AP Source: NSA phone data control may come to end
WASHINGTON — President Barack Obama on Friday will call for ending the government's control of phone data from millions of Americans, a senior administration official said. The move marks a significant change to the National Security Agency's controversial bulk phone record collection program.
Obama will announce the move in a highly anticipated speech at the Justice Department. However, the official said Obama will not recommend who should control the phone data and will instead call on the attorney general, intelligence community and Congress to make that determination.
A presidential review panel has recommended moving the data to the telephone companies or a third party. However, the phone providers have balked at changes that would put them back in control of the records.
The official said Obama will also take steps to modify the program — known as Section 215 of the USA Patriot Act — to require a judicial finding before the phone record database can be accessed.
The move is more sweeping than what many U.S. officials had been anticipating about the president's surveillance decisions. It's expected to be met with pushback from some in the intelligence community, who have been pressing Obama to keep the surveillance programs largely intact.
The official insisted on anonymity because this person was not authorized to discuss the president's decisions, by name, ahead of his speech.
Reacting to reports of Obama's plan, retired Gen. Michael Hayden, a former NSA director, said "no one will hold it (the phone data) as well."
Appearing on NBC's "Today" show Friday, Hayden said there has been "serious, irreversible harm to the ability" of the National Security Agency to collect intelligence. Obama's review of the nation's surveillance apparatus was spurred by disclosures about the government's sweeping surveillance programs by former National Security Agency analyst Edward Snowden.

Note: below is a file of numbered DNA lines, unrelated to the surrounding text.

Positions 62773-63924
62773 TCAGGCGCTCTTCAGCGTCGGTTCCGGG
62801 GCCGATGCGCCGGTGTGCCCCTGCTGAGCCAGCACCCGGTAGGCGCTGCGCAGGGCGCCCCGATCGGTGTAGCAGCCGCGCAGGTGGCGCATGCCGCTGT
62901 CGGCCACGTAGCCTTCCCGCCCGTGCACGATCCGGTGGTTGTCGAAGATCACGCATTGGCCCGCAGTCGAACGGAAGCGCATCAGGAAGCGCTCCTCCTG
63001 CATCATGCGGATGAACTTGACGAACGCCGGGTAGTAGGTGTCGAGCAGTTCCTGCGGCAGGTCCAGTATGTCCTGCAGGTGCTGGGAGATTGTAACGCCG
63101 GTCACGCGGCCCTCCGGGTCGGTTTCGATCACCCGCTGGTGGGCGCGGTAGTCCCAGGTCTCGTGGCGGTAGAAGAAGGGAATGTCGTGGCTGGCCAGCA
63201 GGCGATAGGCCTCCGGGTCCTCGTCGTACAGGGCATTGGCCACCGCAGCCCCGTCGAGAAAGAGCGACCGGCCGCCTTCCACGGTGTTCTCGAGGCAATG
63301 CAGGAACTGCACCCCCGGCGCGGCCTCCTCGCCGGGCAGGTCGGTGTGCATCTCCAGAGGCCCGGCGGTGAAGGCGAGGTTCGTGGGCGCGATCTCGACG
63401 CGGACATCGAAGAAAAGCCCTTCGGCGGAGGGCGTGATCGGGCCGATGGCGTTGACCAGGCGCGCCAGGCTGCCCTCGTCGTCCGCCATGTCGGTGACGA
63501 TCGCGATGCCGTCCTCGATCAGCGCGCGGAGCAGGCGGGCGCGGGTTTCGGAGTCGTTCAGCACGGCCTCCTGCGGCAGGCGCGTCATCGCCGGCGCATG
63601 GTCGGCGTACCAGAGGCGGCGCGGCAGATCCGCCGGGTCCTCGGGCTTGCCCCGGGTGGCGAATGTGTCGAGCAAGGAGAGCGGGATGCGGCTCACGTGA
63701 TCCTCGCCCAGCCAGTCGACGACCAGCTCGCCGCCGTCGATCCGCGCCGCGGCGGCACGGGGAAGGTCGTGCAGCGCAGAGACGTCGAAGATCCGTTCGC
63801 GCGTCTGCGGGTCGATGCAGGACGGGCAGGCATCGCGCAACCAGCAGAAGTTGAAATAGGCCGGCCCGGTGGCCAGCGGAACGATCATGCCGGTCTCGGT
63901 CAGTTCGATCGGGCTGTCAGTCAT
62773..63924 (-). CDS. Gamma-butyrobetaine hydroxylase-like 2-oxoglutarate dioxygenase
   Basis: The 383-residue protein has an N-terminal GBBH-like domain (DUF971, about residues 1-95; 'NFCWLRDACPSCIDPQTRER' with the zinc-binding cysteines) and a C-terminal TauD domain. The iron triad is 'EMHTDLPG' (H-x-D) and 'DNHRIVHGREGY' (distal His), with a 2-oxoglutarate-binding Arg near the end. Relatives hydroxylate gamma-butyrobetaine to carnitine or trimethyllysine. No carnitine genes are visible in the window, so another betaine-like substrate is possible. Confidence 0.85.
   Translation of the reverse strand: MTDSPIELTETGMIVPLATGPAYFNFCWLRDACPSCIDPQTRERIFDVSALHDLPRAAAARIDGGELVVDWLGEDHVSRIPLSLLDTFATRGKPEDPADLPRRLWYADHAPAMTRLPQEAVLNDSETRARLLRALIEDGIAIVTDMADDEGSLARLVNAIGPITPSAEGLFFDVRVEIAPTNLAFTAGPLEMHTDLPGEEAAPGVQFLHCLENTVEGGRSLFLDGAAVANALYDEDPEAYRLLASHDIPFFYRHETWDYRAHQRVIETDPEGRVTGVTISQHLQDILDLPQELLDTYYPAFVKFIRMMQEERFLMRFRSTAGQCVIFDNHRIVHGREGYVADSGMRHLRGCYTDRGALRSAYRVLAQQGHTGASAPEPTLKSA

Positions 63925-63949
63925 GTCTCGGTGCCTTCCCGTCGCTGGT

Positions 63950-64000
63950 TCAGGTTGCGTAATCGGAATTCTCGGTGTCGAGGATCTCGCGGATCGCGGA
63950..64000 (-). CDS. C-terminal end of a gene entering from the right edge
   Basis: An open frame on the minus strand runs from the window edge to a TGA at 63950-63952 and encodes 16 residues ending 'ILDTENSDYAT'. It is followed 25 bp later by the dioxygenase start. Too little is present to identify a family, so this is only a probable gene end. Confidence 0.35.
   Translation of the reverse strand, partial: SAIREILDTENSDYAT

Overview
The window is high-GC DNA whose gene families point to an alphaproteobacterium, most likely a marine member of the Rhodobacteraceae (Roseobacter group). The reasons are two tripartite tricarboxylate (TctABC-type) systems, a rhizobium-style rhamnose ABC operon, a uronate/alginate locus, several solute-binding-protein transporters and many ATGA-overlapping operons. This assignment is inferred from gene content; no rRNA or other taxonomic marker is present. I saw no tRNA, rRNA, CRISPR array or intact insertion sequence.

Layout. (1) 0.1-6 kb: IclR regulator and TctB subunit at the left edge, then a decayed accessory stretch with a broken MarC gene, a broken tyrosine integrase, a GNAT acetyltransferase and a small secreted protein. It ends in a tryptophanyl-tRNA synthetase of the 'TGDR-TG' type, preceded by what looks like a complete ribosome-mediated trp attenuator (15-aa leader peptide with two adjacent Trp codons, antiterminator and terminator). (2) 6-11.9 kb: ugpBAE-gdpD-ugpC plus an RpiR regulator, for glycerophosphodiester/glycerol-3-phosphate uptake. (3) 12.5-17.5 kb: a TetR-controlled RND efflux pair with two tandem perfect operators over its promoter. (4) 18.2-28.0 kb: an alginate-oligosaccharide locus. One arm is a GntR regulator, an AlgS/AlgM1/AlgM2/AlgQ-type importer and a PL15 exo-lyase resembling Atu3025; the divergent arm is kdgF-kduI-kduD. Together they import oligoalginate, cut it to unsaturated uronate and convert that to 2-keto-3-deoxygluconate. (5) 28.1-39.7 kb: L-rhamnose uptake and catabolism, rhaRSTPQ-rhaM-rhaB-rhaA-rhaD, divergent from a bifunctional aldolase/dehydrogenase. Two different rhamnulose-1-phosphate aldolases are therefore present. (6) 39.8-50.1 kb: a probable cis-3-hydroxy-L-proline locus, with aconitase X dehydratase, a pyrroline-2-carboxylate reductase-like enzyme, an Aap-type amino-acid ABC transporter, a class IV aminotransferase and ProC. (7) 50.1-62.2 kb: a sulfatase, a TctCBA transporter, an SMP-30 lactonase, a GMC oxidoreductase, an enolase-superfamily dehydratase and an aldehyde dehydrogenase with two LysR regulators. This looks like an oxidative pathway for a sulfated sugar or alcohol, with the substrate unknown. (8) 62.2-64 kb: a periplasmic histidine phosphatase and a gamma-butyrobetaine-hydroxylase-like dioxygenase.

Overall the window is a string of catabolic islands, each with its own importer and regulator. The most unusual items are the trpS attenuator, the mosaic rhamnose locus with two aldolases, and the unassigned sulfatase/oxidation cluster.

But the president's address may leave many questions about reforms to the surveillance programs unanswered. He was expected to recommend further study on several of the 46 recommendations he received from a presidential review group, including ideas for expanding privacy protections to foreigners.
Obama is also expected to call for the creation of an independent privacy advocate on the secretive court that approves the phone record collections. The court currently hears arguments only from the government.
While the privacy advocate post has broad support, a U.S. district judge this week panned the recommendation as unnecessary and possibly counterproductive.
Many of the changes Obama was expected to announce appeared aimed at shoring up the public's confidence in the spying operations. That included a move to add an independent privacy advocate to the secretive court that approves the phone record collections.
In previewing Obama's speech, White House spokesman Jay Carney had said Thursday the president believed the government could make surveillance activities "more transparent in order to give the public more confidence about the problems and the oversight of the programs."
But officials acknowledged that even after months of studying the surveillance issues, Obama was still grappling with his decisions in the hours leading up to the speech.
Obama's strategy, among other things, would leave many of the specifics of intelligence-gathering changes to Congress.
This would thrust the decision-making into the hands of lawmakers, who are at odds over the future of the surveillance programs, raising questions about how quickly change would come, if it comes at all. The officials spoke on condition of anonymity because they were not authorized to discuss the review by name ahead of Obama's speech.
Privacy groups have been pressing for guidelines that significantly narrow the amount of data collected from Americans. But the officials were banking on broad rules that do little to actually limit their activities.
The president also was expected to announce changes in U.S. surveillance operations overseas, including ratcheting up oversight to determine whether the government will monitor communications of friendly foreign leaders.
The leaks from Snowden, a fugitive now living in Russia, included revelations the U.S. was monitoring the phone of German Chancellor Angela Merkel, sparking intense anger in Europe.